It was pretty incredible, wasn’t it? Over 2,330,000 videos popped up on the web of people dumping buckets of ice over their heads. (I still can’t believe that!) 28M people joined the conversation about Lou Gehrig’s Disease, and ALS raised about $85 million in less than a month.
Understandably, achieving this kind of success is on every non-profit board member’s mind. So what do you say when your board asks you to create a campaign like the ALS #IceBucketChallenge?
You can’t replicate…but wait. When something goes viral, it’s organic—the whole point of “viral” is that it can’t be replicated. But don’t be discouraged! There are some things you can do as a non-profit to engage with social media in the way ALS did, and set yourself up for similar success as best you can.
Invest more in social media as a fundraising platform. Social media is not just a place to spread awareness or expand your supporter base—it can actually result in direct fundraising. Talk with your board about your marketing budget and how putting more resources into social media will not only reach new supporters, but can actually inspire them to direct action and giving.
Change your attitude. Part of what made the #IceBucketChallenge so successful was its attitude: the campaign was silly and playful, and that was what made it magical (and “viral”)! People wanted to make funny videos, and people wanted to see their friends do it, too. It’s the same element that makes people share cat pictures.
Call out individuals. Another element that made the #IceBucketChallenge so successful was that people were talking directly to their peers about it and saying, “Try this. I dare you!” This was an opportunity only possible because of social media (and, even more specifically, with the ability to tag specific people in your video when you posted it), which ALS fully embraced.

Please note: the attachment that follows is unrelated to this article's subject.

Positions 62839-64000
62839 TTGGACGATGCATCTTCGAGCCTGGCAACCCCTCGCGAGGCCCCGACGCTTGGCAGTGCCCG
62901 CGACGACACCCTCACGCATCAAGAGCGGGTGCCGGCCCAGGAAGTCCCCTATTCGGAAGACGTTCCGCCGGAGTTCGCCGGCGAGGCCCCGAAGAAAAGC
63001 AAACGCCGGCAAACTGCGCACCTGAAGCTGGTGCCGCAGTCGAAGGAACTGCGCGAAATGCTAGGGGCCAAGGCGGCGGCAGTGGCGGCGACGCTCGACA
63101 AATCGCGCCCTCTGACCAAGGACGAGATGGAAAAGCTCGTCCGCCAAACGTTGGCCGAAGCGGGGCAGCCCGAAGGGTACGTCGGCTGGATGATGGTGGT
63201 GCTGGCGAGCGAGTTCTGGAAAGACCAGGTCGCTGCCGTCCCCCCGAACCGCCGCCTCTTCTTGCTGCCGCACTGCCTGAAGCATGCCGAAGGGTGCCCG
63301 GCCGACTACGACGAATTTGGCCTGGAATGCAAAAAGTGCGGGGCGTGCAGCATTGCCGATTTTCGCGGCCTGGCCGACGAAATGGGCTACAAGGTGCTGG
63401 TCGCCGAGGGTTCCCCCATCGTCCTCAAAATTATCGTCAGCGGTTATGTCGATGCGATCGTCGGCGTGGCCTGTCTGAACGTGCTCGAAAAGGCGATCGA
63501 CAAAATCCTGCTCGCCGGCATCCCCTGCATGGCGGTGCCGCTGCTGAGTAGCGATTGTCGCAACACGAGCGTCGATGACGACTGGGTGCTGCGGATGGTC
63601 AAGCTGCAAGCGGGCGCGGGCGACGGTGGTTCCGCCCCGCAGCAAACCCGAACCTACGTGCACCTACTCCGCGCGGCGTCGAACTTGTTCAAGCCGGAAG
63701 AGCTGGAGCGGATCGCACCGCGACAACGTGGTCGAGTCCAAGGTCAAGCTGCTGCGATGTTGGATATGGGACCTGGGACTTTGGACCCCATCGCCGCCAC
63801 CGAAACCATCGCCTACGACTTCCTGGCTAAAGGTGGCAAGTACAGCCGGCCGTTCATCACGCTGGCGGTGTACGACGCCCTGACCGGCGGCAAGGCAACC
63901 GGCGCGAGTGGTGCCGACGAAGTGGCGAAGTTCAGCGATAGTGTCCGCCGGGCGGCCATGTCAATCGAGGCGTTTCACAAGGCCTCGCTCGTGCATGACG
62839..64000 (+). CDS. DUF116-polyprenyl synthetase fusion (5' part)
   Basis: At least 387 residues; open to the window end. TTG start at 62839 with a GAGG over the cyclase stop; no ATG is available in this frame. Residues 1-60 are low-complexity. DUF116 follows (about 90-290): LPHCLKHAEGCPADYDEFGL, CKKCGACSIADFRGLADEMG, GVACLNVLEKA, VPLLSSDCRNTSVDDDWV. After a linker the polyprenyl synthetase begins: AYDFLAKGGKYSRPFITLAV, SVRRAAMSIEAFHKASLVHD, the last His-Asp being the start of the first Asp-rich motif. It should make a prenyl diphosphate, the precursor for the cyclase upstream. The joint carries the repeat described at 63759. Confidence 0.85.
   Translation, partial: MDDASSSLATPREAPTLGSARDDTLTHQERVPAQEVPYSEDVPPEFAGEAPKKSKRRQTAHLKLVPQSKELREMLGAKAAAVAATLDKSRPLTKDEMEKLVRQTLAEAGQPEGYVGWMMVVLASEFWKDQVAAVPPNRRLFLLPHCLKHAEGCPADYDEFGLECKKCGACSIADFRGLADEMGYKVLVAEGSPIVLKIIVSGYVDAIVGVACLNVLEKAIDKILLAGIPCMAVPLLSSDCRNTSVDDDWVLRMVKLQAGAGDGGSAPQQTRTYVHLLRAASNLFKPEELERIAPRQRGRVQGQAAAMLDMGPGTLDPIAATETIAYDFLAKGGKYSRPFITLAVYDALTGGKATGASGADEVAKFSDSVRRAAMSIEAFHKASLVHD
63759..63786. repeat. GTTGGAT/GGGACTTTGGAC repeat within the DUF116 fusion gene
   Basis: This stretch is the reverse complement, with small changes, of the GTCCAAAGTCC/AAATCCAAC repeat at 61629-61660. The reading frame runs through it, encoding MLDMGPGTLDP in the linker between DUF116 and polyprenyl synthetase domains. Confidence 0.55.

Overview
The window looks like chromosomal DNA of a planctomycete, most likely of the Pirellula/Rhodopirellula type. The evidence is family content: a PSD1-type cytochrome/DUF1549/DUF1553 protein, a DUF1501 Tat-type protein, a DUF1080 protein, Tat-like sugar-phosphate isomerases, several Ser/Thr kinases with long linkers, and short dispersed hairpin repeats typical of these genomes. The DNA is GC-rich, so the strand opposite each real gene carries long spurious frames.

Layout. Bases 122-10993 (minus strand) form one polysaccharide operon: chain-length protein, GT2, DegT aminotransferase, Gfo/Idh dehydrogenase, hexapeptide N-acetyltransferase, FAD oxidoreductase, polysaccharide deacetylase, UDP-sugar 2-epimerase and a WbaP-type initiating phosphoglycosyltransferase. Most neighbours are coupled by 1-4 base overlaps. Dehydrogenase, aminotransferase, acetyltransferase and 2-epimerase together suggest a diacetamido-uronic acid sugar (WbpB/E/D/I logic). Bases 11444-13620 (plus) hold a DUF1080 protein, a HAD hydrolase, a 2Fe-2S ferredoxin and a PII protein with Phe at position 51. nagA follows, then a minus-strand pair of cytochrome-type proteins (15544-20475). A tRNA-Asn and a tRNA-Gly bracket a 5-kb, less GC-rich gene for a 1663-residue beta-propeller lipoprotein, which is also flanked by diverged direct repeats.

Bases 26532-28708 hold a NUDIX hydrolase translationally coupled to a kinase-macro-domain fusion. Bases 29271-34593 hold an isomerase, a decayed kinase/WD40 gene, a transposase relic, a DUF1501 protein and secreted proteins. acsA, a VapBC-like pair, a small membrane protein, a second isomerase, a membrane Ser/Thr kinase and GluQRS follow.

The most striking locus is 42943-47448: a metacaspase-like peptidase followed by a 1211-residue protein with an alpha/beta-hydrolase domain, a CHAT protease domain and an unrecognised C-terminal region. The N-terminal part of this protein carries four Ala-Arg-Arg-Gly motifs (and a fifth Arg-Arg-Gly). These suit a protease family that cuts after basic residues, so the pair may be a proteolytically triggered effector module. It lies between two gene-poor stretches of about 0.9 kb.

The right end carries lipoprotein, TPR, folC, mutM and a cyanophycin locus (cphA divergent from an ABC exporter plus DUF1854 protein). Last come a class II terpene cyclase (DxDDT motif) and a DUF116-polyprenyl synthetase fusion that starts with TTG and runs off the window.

Open up to new ideas about fundraising. Dumping an ice bucket over your head doesn’t have a lot to do with fighting Lou Gehrig’s Disease, but it was certainly something no one else had tried before. The #IceBucketChallenge campaign’s approach was incredibly novel, which is a lot harder to replicate than silly and playful.
It’s possible with the right team. Getting people involved who can think in creative, new ways is key to creating your own #IceBucketChallenge. Let people in who “get” social media. And don’t be afraid of trying new things.
Be both realistic and optimistic with your board about replicating ALS’s success. These are all ideas that have existed before, but the #IceBucketChallenge proved that it could work—and it can work for you!